Marty peered into her coffee. It was the color of Pinot, black, and it smelled strong. She slipped in a dash of double cream that had the hue of daybreak yellow, took a sip and was highly delighted. The waitress brought over her pastry, topped off Marty's café and stepped towards several tourists who were waiting to be seated. Marty broke open the pain au choloat and took in the aroma. What would life be without butter? she mused. There was an assortment of jams on the table. Marty spread some orange marmalade onto the pastry. Like gilding the lily, but Marty didn't care. That's what she was there for. Opulence – and she was going to cater to that with her perfumes.
Marty did her homework. The French Riviera had more billionaires per capita than anywhere in the world. But setting up shop would not come without cost. Rents would be hefty, and that didn't include the extra expense of tenant improvements, let alone the local fees, taxes and add-ons. Rent first, she speculated, and then buy a storefront. Why have someone else's monster on your back? The waitress came back to the table, placed the check down, smiled and walked way. Marty laughed to herself since the waitress had not said one word to her. But that didn't matter. Marty paid the check and left a tip five times the total.
She took a quick stroll along the beach after her light breakfast and then walked along the local streets to get a flavor of Nice. There seemed to be many athletically fit people walking about and lots of racing bikes. She realized this was because of the Goliathman Competition. She observed the interaction between the tourists and the local businesspeople the best she could. Although it was technically the off-season, there appeared plenty of commerce to be had, considering the influx of people for the competition and, of course, the Vatel Toque Awards ceremony to be held later that night.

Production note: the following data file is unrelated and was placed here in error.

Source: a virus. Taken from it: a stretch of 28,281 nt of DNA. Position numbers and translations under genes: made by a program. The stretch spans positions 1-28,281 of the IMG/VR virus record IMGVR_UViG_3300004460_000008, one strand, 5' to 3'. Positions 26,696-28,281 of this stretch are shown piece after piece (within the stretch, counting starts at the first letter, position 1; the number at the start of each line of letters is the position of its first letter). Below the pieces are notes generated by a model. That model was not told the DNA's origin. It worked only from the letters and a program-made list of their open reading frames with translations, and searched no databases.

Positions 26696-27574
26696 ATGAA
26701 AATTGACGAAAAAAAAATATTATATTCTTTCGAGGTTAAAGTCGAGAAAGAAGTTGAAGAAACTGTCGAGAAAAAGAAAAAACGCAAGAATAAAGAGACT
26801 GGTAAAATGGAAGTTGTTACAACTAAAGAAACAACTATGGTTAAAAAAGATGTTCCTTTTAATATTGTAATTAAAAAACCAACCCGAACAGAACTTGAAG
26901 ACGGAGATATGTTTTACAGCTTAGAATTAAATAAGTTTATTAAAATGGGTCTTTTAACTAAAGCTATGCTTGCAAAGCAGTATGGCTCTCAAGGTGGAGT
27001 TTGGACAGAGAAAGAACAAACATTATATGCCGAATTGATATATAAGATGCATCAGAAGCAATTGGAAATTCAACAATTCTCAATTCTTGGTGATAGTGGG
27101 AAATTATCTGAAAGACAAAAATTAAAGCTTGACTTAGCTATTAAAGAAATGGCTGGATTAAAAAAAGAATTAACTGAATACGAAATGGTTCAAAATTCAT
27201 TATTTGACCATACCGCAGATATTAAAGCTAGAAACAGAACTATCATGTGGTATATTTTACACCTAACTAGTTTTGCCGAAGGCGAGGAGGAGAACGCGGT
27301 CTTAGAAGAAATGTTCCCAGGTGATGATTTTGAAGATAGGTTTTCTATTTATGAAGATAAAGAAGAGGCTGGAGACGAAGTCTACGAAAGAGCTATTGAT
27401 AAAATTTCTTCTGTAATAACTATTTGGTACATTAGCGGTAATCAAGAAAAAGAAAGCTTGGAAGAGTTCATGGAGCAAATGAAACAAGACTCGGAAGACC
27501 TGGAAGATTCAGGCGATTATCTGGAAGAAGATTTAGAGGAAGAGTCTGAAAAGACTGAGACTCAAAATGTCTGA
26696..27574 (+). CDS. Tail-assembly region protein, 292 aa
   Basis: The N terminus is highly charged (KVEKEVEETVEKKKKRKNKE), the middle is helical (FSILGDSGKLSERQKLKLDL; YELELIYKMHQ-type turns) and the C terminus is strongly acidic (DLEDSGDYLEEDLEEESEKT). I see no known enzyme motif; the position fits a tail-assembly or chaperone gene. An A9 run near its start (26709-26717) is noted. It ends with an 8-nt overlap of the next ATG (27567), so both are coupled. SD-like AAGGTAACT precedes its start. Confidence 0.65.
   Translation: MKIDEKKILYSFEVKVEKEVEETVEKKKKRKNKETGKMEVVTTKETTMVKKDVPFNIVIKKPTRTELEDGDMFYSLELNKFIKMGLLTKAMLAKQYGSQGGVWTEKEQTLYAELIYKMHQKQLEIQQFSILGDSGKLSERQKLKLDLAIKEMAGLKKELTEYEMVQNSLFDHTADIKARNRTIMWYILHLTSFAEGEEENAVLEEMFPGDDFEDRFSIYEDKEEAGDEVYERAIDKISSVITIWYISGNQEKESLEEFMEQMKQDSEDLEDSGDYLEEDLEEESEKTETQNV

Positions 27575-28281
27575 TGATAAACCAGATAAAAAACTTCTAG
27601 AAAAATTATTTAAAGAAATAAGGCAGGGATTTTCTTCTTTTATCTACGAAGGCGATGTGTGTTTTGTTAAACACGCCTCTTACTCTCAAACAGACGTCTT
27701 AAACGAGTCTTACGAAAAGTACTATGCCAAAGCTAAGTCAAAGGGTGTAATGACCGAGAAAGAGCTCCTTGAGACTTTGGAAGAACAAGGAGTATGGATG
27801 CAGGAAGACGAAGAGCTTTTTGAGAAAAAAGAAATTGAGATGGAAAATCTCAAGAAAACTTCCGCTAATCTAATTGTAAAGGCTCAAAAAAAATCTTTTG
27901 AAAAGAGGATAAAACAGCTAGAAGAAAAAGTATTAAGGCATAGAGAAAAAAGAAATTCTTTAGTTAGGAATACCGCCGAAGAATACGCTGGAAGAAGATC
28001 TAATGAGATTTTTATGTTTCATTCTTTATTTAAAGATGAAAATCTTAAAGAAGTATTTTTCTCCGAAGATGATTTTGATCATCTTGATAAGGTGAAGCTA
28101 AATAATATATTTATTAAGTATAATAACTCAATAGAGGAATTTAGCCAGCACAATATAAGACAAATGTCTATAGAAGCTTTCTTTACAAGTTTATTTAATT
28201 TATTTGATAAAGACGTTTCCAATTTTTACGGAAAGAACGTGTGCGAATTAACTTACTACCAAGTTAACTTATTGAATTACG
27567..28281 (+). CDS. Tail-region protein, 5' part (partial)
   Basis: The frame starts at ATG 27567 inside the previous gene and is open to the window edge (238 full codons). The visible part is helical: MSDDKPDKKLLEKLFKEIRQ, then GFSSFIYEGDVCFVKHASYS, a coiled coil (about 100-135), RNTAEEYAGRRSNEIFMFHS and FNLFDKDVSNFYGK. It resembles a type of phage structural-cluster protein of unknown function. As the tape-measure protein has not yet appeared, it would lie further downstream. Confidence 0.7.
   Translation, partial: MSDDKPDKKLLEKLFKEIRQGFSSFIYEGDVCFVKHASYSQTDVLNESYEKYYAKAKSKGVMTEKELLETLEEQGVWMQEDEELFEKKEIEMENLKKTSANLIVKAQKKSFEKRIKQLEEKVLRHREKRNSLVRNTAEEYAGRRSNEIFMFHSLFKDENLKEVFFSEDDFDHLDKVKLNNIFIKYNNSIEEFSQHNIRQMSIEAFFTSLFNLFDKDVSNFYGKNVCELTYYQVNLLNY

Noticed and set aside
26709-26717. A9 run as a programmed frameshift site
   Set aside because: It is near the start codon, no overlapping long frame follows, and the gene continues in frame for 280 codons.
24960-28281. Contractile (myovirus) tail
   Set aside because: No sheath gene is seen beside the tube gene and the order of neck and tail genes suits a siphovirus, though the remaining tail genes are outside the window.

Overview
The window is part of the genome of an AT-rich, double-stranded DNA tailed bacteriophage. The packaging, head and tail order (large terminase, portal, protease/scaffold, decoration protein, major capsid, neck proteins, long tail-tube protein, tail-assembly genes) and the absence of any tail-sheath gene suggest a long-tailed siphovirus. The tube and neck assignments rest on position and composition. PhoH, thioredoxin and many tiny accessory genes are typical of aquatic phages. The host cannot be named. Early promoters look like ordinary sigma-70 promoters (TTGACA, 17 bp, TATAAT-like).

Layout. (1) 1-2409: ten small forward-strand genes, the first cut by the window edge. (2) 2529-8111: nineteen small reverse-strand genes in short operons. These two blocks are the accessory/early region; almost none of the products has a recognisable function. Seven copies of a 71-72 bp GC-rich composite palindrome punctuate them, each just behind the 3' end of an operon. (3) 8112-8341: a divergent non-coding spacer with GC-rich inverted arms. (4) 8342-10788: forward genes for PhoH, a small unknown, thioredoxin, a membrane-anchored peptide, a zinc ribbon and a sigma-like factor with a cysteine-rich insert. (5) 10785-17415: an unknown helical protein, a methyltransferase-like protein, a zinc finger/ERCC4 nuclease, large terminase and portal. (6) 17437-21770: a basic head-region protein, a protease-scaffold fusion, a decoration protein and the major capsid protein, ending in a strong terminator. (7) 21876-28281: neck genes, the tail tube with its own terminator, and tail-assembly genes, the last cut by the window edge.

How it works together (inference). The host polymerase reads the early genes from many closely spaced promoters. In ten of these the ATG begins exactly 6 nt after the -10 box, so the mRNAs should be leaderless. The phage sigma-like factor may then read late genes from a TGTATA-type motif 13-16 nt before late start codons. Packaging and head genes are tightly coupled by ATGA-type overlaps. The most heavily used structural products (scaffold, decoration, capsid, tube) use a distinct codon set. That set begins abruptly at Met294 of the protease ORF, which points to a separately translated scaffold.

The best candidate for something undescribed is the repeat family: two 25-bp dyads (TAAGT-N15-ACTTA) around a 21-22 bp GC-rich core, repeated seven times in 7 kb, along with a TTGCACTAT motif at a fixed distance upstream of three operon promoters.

Marty was excited by all the various boutiques and little shops that offered everything from olives to gloves to herbs, such as lavender and herbes de Provence, to a variety of pastry shops, a chocolatier and a boutique de bonbons. But she was much more interested in the perfumeries. There was one in particular that caught her eye. A small shop, but beautifully and simply decorated. Their emphasis was on custom perfume, designed to suit any customer willing to pay for the extravagance. It was by appointment only, so Marty passed for the moment. She continued on her little journey through Nice.
There were the more internationally recognized stores such as Nathan Broussard, which made finely crafted handbags, shoes and assorted accessories that you would find in Milan, Paris, New York and San Francisco. Then, of course, there were the shoe stores from Italy, Bugaccio and Panelli and the one store Marty liked the most, Fa Fa's, where she stopped in to purchase two pairs of shoes, one dress and one casual. There were plenty of clothing stores, but Marty avoided them in fear she would turn her trip to Nice into a shopping spree.
Marty really couldn't resist the food places like the one that offered pasta and ravioli. One particular establishment, a charcuterie, had beautiful sausages and dried cured meats from all over Europe. A glacier had homemade gelatos, frozen creams and sorbets. Marty did stop there, even though it wasn't even lunchtime, to try the gooseberry Chenin Blanc sorbet. Where else in the world could you get such creations in one location? she panted. As she savored what felt like she was eating the berry right off the bush, she gestured to the young woman behind the counter and said, "It's so fresh." The woman gave a genuine smile and nod in return.
There was plenty more for Marty to take in. She could only imagine the hustle and bustle of commerce during the tourist season, especially with all the beachwear and sport-related stores. The best way to gauge how things actually are is not just through observation, but conversing with the local businesspeople. Perhaps tomorrow, she thought, she would put on her business face and tackle the city. Maybe even make a visit to the local chambre de commerce.